To fill the vacuum left by WECA and the Western Gateway(s), Greater Bristol Forum for Transport and Bath Trams produces professional suite of transport plans

In the absence of WECA the West of England Combined Authority producing any coherent plans to tackle congestion, pollution and climate change, Transport Forum for Greater Bristol (TfGB) – an alliance of local campaign groups   including but not limited to Bath Trams have produced their own set of integrated coherent  plans covering commuting, rat run […]

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Public Acceptability of Tram Overhead Wires

Above – tram wires strung from the Vienna Grand Opera House Various Notes from various contributors: Remember, people walking in and around cities rarely look up above the shop name on a shopfront. The see the rails and think permanence and that’s where the trams run, but never look up at the overhead wires. In […]

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Structure Gauge and Dynamic Kinematic Envelope – DKE

Structure Gauge and Kinematic Envelope To ensure that the path required for the passage of trains is kept clear along the route of a railway, a “structure gauge” is imposed. This has the effect of forming a limit of building inside which no structures may intrude. The limit includes not only things like walls, bridge […]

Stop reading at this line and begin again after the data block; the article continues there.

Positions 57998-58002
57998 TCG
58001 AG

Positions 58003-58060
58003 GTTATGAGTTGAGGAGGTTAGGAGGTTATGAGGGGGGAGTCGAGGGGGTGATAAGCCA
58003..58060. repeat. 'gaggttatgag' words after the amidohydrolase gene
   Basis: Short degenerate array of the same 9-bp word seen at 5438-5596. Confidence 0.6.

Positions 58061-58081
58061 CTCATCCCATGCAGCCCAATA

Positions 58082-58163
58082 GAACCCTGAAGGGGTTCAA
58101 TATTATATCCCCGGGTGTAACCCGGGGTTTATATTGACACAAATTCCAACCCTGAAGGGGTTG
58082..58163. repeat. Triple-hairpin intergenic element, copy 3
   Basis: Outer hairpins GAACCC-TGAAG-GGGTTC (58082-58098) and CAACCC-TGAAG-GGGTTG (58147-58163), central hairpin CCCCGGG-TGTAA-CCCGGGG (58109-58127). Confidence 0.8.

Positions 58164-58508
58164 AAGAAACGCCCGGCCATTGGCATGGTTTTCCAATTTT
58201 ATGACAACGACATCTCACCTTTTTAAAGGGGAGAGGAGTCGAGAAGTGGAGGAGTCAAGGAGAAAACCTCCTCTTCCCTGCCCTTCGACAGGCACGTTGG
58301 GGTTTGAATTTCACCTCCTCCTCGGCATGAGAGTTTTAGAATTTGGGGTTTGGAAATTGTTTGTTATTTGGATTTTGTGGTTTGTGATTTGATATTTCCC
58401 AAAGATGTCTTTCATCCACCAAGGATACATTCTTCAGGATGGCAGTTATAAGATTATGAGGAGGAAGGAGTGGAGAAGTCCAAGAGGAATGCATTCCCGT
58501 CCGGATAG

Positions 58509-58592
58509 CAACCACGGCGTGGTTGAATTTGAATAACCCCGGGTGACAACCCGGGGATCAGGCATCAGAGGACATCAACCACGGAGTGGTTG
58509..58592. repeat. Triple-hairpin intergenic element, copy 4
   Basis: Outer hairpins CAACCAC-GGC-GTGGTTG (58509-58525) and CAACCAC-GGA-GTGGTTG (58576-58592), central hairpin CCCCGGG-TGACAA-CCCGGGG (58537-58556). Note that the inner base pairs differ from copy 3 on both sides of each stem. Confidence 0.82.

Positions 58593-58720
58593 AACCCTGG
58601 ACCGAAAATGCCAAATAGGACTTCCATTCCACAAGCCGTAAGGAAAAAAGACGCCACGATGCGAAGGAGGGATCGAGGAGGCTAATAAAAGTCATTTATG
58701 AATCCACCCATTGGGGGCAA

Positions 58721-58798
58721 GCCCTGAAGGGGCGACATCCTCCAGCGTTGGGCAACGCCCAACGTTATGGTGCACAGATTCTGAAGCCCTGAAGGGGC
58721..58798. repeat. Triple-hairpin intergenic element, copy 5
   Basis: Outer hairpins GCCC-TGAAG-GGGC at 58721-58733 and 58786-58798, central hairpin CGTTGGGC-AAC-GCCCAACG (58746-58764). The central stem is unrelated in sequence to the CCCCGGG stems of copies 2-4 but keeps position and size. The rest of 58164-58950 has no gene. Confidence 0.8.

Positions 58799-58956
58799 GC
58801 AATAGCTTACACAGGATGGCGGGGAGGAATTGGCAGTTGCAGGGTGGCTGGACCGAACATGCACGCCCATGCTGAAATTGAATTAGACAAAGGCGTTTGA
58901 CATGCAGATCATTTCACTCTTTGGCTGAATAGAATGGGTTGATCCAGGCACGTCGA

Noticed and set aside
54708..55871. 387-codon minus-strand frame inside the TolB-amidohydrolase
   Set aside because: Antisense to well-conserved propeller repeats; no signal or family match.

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North Somerset Railway Proposal

NSR aim is to enable reintroduction of national railway operations between Radstock and the Somer valley and the Network through partnerships with GWR, Network Rail, the DFt and Local Councils. https://www.northsomersetrailway.com/

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Temporary tram diversion tracks permit access to buried utilities under tram tracks – they do not necessarily need to be moved during tram line installed

The above images and video below, indicate how rapidly tram tracks can be diverted whilst services are maintained or moved. https://www.youtube.com/watch?v=33FAA4pzRkA “Kletterweiche” are a form of temporary tracks laid on the surface of the road to effect a diversion if large excavations for utility work is required. See images below from Wroclaw Poland 2015: Please find […]

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Manchester metro builders ignored continental experience by not fitting tried and tested gong warning sound

The original “T68” trams in Manchester were fitted with whistles derived  from LMS steam locomotive hooters adapted to work on air and indirectly operated via an electro-pneumatic valve.  They were often ineffective in the city centre, causing drivers to improperly switch the tram into off-street mode on-street in order to sound the screeching off-street horn.  […]

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